Between the literal and figurative bloodbaths in the Sterling Cooper office, Sally’s tenuous grasp on the concept of reincarnation, Don’s new best friend Conrad Hilton, and actual maternal love coming from Betty, this episode was a doozy. Nearly every denizen of the Mad Men universe is represented, and trying to successfully recap it here would be a little silly, so I’ll make you a deal. You go watch this sucker on your own (or come to my house, we still have it on the DVR) and then come back here to discuss. Because not only did this episode give us Lois the secretary running over the foot of the new Putnam, Powell & Lowe management with a riding mower, but it also got me thinking about some of the deeper issues at hand.
To wit: Matthew Weiner must be texting his old pal David Chase or something because the last two episodes were increasingly Sopranos-esque. For me this isn’t necessarily a bad thing since I happen to love The Sopranos, but just last week a friend and I were discussing how Betty’s drug induced hallucinations during baby Gene’s birth bore a striking resemblance to many of the numerous peeks we got into Tony Soprano’s mind. Throw in some good old-fashioned carnage like we got on last night’s episode, and the similarities keep on coming. Good TV usually merits comparisons to other good TV, especially if both of the shows were helmed by the same dude. And yet, I feel like it’s more than just dream sequences and blood that is reminding me of Tony and Family.
What The Sopranos ultimately became about (most prominently in the latter half of it’s sixth and final season) was this sense of urgency that the world as Tony Soprano knew it was slipping away from him. And last night, I started to get that same feeling from Don. By having so many life changes thrown at him, something within Don is starting to crack. First, we have Don being funny. Thats right, remember during the Jai Alai episode he broke the ant farm and then made a joke about it? It was awesome and totally out of character. Next we have Don opening up to complete strangers—as in telling them more about himself in one conversation than he has ever told Betty in their entire marriage. Last week it was the prison guard in the maternity ward waiting room, and three episodes ago it was, as a few correctly predicted, Conrad Hilton. Sure he opened up to Rachel Menken back in Season 1, but they were doin’ it. So what is causing Don Draper to behave so un-Don Draperly?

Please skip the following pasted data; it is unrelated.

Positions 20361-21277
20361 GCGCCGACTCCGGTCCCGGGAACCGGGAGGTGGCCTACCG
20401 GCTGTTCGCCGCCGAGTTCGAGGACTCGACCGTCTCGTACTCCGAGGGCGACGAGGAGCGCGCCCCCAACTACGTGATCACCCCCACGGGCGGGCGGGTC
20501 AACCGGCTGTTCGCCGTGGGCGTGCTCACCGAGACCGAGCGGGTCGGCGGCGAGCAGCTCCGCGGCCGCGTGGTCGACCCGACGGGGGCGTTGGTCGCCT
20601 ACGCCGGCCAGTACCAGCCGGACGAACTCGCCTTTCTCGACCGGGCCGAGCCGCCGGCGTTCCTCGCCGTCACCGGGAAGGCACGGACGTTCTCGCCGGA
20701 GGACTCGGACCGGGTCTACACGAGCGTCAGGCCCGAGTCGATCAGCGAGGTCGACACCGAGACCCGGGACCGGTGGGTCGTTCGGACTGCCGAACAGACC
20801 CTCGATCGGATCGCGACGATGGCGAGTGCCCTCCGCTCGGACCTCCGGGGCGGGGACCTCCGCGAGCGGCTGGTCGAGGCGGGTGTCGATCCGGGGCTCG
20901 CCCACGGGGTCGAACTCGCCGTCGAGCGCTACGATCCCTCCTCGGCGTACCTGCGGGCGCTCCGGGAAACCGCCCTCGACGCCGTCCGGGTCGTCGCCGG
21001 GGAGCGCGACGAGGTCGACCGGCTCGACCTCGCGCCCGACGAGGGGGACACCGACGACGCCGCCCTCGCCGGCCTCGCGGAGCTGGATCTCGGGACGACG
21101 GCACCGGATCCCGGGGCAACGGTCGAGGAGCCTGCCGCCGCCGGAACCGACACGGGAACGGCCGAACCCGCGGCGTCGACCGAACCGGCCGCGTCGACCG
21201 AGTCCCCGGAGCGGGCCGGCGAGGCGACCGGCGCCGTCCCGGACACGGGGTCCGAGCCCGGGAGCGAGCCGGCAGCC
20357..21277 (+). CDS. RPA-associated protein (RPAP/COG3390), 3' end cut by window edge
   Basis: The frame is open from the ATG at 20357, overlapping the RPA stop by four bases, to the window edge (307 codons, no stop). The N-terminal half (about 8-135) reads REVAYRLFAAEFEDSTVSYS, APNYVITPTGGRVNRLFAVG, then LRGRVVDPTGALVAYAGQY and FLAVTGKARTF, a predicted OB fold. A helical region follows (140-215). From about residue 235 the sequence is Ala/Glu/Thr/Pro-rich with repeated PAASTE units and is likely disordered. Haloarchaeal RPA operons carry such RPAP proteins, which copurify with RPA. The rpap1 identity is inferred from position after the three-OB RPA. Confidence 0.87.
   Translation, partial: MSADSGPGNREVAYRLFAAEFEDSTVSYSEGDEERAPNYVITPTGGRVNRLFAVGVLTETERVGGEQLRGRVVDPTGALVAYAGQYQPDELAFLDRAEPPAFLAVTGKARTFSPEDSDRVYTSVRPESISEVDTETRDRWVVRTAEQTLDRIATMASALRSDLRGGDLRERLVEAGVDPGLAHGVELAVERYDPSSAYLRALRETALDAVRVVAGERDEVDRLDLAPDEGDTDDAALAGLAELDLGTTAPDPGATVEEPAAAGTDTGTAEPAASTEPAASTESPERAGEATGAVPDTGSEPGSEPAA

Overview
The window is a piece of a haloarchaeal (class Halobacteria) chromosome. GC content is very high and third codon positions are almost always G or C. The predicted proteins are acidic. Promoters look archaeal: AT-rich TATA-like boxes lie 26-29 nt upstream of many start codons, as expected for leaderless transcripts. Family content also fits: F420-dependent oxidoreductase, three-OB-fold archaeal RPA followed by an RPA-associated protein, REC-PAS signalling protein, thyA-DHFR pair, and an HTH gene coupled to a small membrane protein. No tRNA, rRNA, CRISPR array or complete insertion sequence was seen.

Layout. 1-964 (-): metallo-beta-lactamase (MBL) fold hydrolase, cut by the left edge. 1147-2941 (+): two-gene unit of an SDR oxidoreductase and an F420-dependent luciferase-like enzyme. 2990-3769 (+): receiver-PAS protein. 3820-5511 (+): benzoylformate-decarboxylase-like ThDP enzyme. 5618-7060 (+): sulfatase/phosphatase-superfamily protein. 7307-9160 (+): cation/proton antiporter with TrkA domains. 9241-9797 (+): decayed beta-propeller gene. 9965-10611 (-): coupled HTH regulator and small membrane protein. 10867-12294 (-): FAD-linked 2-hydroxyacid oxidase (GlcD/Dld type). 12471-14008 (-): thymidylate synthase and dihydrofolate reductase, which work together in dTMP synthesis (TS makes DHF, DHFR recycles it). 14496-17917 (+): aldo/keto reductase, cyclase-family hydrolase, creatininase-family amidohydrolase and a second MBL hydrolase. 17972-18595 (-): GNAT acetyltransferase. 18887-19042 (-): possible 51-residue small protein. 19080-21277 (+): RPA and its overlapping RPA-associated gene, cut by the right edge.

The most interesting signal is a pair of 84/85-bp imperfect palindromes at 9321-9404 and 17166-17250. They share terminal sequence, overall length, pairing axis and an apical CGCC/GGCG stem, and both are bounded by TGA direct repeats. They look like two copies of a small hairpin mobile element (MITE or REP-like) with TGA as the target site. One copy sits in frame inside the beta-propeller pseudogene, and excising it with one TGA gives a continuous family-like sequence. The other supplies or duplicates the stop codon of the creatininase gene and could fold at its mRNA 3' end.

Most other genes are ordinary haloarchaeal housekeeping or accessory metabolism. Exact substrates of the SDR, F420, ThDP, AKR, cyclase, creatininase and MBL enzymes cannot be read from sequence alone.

I tend to believe that Don, aside from the fact he (SPOILER ALERT!)stole a dead guy’s identity and has been living another man’s life for the last decade or so, truly fears and opposes change. So when you have an episode devoted to further shakeups at Sterling Cooper, be it in the form of yet another Putnam, Powell & Lowe underling being sent in to keep tabs on him and his colleagues, or the loss of an important office fixture like Joan, you can see that Don’s facade, or rather Dick Whitman’s facade as Don Draper, almost starting to crack. The last time this happened, Don ended up on off the grid in California, and Sterling and Cooper sold the company. Who the hell knows what’ll happen this time around. But I do suspect that there will be some truly compelling episodes from television’s re-crowned Best Drama as Don continues to lose sight of the world he once knew.
Totally viable Sopranos comparison. Except Mad Men follows through with its side plots, and doesn’t leave unexplained Russians on the loose in the woods. Or at least not yet. I have hope.
why was the blade engaged on the mower, that’s what I want to know.
best part of the episode: http://gifparty.tumblr.com/post/193976320